What to See & Do in Reykjavik
The local arts scene is strong in Iceland, with both annual events and single ones, many of whom have hit the international stage. For the annual ones please check our articles Best Annual Events in Iceland and the Top Ten Festivals in Iceland. Major events taking place in Reykjavik include the Iceland Airwaves, Gay Pride, RIFF (The Reykjavik International Film Festival), The Reykjavik Literature Festival, Cultural Night, the Reykjavik Arts Festival, Food & Fun, the Reykjavik Fashion Festival and the Sónar music festival.
Among famous people from Reykjavik are artists Bjork Gudmundsdottir, Sigur Ros, writers Halldor Laxness (born in Laugavegur) and Arnaldur Indridason and mayor Jon Gnarr. For more well-known and fairly-well known Icelanders, check our article on the subject.
You might also want to check our article on some of the many things to see and do in Reykjavik, such as visiting the city‘s many museums, exhibitions and galleries, checking out live music, visiting the Harpa music hall or the theatres, visiting the lighthouse at Grotta, the main shopping street of Laugavegur, visiting the old harbour and the flea market, going on a bird- and whale watching tour or visiting Videy island. We also have a top ten list of things to do.
Make sure to visit the public square of Austurvollur, one of the city‘s most popular gathering places, where you‘ll also find the national parliament, Althingi, the state church a statue of independence hero Jon Sigurdson, as well as cafés, bars and restaurants. Austurvollur was central in the 2008 protests, along with Laekjargata, home to the House of Government. You are also not likely to miss the great church of Hallgrimskirkja that towers over the city from the hill of Skolavorduholt, wherefrom you‘ll get a great view of the city.
Try a walk by the city pond, greet the many birds that frequent the area and visit the city hall, stationed by its banks. The Hljomaskalagardur is a beautiful park that lies by the pond, it ideal for a nice walk and sometimes concerts get held there. Further off is the campus of the university of Iceland, the Nordic house and the Vatnsmyri wetland, a particularly pleasant place, but be mindful of not disturbing the wildlife there and keep to the pathways.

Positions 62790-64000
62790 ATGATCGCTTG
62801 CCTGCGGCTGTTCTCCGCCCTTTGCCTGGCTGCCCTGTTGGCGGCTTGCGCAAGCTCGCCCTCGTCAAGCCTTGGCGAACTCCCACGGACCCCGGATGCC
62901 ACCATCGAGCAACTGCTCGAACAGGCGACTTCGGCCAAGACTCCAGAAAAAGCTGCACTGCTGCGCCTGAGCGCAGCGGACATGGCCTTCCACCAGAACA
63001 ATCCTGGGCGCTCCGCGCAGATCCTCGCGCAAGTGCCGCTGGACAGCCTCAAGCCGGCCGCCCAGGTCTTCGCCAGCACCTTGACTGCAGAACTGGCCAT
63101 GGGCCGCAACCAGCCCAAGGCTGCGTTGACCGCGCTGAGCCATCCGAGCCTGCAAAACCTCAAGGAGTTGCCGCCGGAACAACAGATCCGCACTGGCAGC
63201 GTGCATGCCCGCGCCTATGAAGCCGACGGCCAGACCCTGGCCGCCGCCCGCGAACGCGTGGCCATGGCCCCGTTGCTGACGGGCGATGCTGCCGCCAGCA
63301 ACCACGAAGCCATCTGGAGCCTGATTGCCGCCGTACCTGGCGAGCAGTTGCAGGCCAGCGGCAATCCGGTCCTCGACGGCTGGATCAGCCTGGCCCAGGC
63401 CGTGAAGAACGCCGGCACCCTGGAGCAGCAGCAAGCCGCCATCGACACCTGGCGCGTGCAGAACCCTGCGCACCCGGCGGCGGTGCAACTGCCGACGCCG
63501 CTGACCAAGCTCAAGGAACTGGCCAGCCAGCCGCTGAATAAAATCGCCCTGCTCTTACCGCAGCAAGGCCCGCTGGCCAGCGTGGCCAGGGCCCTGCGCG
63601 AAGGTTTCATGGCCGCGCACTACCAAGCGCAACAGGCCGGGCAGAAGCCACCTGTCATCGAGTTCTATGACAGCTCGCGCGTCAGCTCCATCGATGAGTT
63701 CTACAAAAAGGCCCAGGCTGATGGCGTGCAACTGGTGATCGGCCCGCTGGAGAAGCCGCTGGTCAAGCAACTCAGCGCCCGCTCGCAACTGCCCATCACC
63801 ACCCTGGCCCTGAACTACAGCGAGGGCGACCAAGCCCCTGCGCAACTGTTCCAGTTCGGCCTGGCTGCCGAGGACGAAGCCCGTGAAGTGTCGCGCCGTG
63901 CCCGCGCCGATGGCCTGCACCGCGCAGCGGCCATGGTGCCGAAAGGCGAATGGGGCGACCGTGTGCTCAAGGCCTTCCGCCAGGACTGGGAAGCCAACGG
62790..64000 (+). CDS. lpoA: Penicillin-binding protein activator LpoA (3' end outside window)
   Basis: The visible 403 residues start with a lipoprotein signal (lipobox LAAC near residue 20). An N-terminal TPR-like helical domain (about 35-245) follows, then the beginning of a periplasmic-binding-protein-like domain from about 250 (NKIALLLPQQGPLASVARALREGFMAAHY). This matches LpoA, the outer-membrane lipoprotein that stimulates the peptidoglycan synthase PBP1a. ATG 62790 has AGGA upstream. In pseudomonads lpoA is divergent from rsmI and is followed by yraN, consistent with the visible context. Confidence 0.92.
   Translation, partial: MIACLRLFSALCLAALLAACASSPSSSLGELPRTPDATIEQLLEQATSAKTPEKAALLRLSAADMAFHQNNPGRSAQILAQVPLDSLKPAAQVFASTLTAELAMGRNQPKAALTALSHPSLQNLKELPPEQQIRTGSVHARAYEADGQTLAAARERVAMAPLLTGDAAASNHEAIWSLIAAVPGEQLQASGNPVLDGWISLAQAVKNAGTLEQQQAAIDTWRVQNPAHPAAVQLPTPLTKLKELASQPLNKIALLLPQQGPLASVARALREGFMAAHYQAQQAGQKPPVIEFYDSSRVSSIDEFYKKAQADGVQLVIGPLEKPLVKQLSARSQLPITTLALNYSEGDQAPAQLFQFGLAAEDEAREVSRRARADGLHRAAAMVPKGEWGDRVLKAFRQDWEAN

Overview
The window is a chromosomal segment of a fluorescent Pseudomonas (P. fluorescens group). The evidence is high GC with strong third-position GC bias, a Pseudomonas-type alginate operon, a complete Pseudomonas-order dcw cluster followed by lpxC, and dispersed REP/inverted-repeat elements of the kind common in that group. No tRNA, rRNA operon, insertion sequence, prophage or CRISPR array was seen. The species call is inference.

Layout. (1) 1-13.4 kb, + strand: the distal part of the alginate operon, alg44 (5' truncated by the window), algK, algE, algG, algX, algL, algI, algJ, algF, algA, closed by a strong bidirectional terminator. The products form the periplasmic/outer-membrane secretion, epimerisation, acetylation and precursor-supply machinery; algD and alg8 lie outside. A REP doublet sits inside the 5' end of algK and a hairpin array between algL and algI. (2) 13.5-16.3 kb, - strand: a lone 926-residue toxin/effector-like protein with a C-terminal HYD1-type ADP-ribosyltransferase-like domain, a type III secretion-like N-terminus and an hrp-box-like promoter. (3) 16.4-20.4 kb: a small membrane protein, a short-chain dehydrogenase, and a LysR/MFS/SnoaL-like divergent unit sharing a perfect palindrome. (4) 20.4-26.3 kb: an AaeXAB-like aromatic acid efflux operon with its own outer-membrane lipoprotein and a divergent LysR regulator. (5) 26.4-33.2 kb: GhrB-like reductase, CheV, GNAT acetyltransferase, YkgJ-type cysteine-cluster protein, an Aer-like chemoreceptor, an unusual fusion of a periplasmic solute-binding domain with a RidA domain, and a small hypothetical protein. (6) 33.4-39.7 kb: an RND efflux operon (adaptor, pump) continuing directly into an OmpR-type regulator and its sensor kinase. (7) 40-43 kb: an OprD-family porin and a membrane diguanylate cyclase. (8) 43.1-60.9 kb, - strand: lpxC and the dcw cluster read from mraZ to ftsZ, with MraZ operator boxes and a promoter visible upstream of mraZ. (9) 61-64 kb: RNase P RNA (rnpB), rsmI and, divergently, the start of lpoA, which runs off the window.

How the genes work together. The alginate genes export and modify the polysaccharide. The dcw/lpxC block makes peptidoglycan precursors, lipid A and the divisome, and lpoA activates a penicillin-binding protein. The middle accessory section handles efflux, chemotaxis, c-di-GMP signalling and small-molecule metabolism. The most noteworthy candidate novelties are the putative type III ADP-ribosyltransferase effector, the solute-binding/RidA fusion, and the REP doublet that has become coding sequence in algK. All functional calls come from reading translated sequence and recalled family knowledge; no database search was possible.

For a nice swim on a warm day, we particularly recommend Nautholsvik beach.
Visit the Laugardalur valley, home to one of the city‘s best swimming pools, as well as the Asmundarsafn gallery, a beautiful botanical garden and a domestic zoo. A walk by the Aegissida beach, with it‘s old fishing sheds, in the west part of Reykjavik also holds a particular charm. The aforementioned Elllidaardalur valley is also a popular resort.
Another place that offers one of the city‘s best (and free) views is Perlan, up in Oskjuhlid hill. The hill itself is a popular resort, with over 176.000 trees and great opportunities for walking and cycling.
Travel to Alftanes to see the president‘s house at Bessastadir, which is also a historical site in it‘s own right, having been the educational centre of Iceland for centuries. Nearby is a beautiful lava field, Galgahraun, well worth a visit, though there is currently an environmental struggle going on as to it‘s future state.
The city is furthermore a short drive from many of Iceland‘s major attractions, most famously the Golden Circle and the Blue Lagoon. In close vicinity you‘ll also find the Heidmork preservation area, a favourite pastime resort of the people of Reykjavik, as well as the Blue Mountains, one of Iceland‘s most beloved skiing venues.
Check our Best of Reykjavik guide further for tips on the best cheap things to do in Reykjavik, some of the best restaurants in the city, happy hours, the top ten value places to eat and our two articles on the famous Reykjavik nightlife; Nightlife in Reykjavik and Nightlife and mating.